to facilitate interoperability.

2.  Terminology

2.1.  Requirements Language

   The key words "MUST", "MUST NOT", "REQUIRED", "SHALL", "SHALL NOT",
   "OPTIONAL" in this document are to be interpreted as described in
   BCP 14 [RFC2119] [RFC8174] when, and only when, they appear in all
   capitals, as shown here.

2.2.  Abbreviations

   The following abbreviations are used in this document:

   KPI           Key Performance Indicator [RFC8592]

   MD            Metadata [RFC8300]

   NSH           Network Service Header [RFC8300]

   SF            Service Function [RFC7665]

   SFC           Service Function Chaining [RFC7665]

   SFF           Service Function Forwarder [RFC8300]

3.  NSH Timestamp Context Header Allocation

   This memo defines the following fixed-length Context Header
   allocation, as presented in Figure 1.

       0                   1                   2                   3
       0 1 2 3 4 5 6 7 8 9 0 1 2 3 4 5 6 7 8 9 0 1 2 3 4 5 6 7 8 9 0 1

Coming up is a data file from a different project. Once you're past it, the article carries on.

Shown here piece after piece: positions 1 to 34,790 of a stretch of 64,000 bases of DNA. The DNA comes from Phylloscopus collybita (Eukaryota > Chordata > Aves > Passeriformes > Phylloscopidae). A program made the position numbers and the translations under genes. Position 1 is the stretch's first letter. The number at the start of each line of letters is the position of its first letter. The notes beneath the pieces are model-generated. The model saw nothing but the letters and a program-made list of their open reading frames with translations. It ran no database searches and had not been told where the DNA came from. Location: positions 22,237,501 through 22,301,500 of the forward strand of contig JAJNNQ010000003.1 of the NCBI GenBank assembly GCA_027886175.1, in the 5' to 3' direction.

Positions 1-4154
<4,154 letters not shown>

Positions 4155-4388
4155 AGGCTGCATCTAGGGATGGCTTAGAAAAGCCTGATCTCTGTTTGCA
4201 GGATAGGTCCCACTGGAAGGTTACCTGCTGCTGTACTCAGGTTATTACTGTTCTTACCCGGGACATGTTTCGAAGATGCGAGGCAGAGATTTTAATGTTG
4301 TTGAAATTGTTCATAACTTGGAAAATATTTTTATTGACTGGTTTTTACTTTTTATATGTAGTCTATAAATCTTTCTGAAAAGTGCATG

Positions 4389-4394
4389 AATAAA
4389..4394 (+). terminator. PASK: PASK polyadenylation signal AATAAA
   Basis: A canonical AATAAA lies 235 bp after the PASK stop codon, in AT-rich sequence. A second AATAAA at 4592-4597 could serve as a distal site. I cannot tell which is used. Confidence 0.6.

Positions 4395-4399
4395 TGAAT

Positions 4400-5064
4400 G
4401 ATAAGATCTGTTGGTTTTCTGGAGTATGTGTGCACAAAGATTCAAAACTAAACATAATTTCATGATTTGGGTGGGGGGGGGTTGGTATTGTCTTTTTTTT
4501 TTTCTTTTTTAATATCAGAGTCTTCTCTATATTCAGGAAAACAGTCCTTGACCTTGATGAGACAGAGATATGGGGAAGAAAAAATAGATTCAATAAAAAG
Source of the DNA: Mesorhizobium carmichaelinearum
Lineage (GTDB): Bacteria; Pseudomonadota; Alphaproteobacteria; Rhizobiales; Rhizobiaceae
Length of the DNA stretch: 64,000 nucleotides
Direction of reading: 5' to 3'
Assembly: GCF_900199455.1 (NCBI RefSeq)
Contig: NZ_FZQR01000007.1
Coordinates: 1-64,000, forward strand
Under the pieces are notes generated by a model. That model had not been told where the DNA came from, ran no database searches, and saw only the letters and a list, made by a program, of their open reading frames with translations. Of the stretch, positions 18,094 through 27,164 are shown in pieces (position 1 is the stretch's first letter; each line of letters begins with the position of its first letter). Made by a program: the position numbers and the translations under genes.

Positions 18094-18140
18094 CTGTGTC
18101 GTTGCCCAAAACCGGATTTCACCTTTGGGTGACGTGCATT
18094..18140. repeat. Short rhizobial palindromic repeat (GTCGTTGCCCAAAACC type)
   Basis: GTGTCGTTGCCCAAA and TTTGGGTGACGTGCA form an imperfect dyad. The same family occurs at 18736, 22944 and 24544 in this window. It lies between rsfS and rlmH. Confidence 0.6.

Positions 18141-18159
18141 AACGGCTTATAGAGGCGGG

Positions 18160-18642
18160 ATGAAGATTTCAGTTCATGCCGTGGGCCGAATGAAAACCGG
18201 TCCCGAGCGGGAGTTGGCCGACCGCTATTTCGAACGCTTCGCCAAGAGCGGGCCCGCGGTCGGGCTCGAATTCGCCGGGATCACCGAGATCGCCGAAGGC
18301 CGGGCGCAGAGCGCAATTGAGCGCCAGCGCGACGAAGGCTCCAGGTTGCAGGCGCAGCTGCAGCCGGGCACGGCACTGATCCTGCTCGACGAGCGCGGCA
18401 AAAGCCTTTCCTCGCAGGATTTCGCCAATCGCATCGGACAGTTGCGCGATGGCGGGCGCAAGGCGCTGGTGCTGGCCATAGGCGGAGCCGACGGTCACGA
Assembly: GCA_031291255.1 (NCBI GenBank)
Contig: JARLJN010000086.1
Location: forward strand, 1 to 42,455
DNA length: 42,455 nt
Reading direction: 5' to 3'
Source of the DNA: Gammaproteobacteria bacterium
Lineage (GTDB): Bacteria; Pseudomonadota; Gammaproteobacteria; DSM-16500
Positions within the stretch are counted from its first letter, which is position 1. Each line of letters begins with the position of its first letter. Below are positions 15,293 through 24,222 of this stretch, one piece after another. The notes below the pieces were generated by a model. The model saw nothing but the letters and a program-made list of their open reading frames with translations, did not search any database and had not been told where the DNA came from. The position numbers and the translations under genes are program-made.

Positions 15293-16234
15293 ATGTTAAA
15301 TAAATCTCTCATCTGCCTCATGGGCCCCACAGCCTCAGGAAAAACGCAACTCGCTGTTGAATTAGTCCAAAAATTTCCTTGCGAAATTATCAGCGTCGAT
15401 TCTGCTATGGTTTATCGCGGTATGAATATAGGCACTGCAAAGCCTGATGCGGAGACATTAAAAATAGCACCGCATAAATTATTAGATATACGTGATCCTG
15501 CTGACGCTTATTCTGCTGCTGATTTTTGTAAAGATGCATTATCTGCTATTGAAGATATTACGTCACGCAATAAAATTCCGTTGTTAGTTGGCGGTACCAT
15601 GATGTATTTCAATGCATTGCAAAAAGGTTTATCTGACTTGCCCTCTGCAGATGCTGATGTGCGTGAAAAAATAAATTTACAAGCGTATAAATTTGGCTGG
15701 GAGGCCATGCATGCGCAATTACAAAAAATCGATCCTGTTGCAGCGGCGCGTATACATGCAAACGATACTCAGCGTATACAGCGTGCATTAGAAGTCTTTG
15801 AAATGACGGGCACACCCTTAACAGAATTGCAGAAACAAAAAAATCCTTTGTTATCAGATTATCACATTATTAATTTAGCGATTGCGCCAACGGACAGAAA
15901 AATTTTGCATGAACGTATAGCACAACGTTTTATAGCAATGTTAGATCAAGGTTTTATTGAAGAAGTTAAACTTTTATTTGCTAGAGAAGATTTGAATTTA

|                        Sequence Number                        |
      |                        Source Interface                       |
      |                           Timestamp                           |
      |                                                               |

                     Figure 1: NSH Timestamp Allocation

   The NSH Timestamp allocation defined in this memo MUST include the
   following fields:

   Sequence Number:  A 32-bit sequence number.  The sequence number is
      maintained on a per-source-interface basis.  Sequence numbers can
      be used by SFs to detect out-of-order delivery or duplicate
      transmissions.  The classifier increments the sequence number by 1
      for each packet received through the source interface.  This
      requires the classifier to maintain a per-source-interface
      counter.  The sequence number is initialized to a random number on
      startup.  After it reaches its maximal value (2^32-1), the
      sequence number wraps around back to zero.

   Source Interface:  A 32-bit source interface identifier that is
      assigned by the classifier.  The combination of the source